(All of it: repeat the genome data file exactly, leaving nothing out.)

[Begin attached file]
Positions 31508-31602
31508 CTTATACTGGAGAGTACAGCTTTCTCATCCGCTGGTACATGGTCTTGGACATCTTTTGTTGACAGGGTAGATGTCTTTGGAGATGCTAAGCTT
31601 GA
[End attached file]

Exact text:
Positions 31508-31602
31508 CTTATACTGGAGAGTACAGCTTTCTCATCCGCTGGTACATGGTCTTGGACATCTTTTGTTGACAGGGTAGATGTCTTTGGAGATGCTAAGCTT
31601 GA